March 8th, 2004
The lives of many of my generation were profoundly changed by a world war fought in the name of freedom. I have often reflected with pride on the huge contribution made by the peoples of the Commonwealth to that cause of liberty in which millions perished.
In the years following the war, a succession of countries emerging into independence chose to join the Commonwealth as free and equal members. As a result, the Commonwealth became rooted in all parts of the world and developed into the modern organisation we know today.
Democracy, national self-determination, individual liberty and human rights — all these are fundamental to that which binds the Commonwealth together.
The importance of these principles was clearly in the minds of Commonwealth leaders during their discussions at last December’s summit in Abuja, Nigeria. Living up to principles is never easy. It can involve difficult and painful decisions. But the affirmation of those values provides common ground for the Commonwealth as a whole to grow stronger.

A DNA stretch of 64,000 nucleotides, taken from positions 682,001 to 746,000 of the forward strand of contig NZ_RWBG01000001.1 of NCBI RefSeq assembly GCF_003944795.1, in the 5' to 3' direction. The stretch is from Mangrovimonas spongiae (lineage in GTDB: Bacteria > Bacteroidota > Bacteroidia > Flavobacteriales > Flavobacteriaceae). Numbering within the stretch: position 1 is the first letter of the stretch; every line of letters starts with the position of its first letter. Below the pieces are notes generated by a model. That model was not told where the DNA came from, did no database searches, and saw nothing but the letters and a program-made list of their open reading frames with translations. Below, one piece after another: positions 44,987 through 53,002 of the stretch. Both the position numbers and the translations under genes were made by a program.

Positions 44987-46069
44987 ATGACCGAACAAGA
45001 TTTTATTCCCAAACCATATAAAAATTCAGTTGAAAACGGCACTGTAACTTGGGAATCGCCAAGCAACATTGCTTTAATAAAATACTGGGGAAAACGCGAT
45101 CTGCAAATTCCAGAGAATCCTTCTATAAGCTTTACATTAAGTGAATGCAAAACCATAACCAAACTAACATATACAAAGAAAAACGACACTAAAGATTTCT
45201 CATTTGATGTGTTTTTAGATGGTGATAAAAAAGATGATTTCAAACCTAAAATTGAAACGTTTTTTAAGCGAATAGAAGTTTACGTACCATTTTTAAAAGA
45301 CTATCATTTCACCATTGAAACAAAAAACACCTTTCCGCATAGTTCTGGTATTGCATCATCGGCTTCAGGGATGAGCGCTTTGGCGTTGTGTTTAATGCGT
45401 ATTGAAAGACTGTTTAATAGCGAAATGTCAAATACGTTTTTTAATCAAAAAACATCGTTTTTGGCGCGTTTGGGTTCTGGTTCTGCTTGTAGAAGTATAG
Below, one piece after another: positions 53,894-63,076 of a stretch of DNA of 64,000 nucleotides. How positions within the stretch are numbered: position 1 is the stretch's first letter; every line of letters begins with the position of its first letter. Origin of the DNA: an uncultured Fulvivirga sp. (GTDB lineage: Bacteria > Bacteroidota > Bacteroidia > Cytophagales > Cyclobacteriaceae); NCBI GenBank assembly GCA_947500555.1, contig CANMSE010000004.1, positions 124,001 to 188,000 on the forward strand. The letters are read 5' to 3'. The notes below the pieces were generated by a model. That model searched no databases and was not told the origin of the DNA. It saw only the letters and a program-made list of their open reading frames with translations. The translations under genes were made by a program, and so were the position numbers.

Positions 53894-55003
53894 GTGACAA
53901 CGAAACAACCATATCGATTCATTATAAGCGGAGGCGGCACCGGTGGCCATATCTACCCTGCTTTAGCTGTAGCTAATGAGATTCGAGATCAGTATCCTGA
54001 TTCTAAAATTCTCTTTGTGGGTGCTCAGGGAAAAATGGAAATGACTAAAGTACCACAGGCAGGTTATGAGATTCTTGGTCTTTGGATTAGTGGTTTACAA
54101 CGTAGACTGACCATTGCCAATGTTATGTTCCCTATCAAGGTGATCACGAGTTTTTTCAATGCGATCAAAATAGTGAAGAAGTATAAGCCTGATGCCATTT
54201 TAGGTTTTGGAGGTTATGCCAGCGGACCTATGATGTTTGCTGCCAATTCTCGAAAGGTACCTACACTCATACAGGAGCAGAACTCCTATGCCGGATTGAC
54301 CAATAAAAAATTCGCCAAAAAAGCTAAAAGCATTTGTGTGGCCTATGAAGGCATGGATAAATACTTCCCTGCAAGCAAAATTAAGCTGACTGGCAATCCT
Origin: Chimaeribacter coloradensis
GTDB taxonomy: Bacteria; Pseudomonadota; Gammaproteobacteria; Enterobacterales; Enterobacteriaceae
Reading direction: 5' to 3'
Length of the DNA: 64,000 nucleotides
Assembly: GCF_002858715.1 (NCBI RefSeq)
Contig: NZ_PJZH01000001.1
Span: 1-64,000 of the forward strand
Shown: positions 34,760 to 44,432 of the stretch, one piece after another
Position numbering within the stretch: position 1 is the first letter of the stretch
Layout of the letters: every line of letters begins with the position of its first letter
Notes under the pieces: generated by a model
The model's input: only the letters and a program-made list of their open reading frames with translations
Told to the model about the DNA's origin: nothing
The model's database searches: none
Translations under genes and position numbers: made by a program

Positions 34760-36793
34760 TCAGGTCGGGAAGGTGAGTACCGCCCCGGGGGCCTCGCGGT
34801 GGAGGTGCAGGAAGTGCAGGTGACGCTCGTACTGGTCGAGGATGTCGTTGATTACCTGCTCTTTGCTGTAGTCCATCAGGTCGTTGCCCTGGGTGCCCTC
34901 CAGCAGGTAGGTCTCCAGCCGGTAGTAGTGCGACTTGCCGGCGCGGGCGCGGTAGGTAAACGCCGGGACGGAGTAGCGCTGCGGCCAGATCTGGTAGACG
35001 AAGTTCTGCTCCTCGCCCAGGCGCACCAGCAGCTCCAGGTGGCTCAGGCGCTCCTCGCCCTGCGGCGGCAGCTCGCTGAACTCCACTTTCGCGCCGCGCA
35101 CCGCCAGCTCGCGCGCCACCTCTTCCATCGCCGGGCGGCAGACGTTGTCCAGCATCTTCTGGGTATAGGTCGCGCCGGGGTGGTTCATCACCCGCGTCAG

The Abuja meeting also made the crucial link between democracy and development. Democracy is important to sustained development — and underdevelopment can be democracy’s greatest threat.
Nowhere is freedom perfectly realised — and its enemies are not only those who terrorise and torture. They are also hunger, poverty, disease and ignorance. That is why it is important for the Commonwealth to do all it can to tackle these challenges directly, whether in alleviating poverty or in promoting education and health. It is also essential to strengthen the rule of law, protect democratic freedoms and build strong civil societies.
I firmly believe that if the Commonwealth is to increase its role as a force for good in the world, strengthening democratic freedoms must remain at the heart of its purposes.
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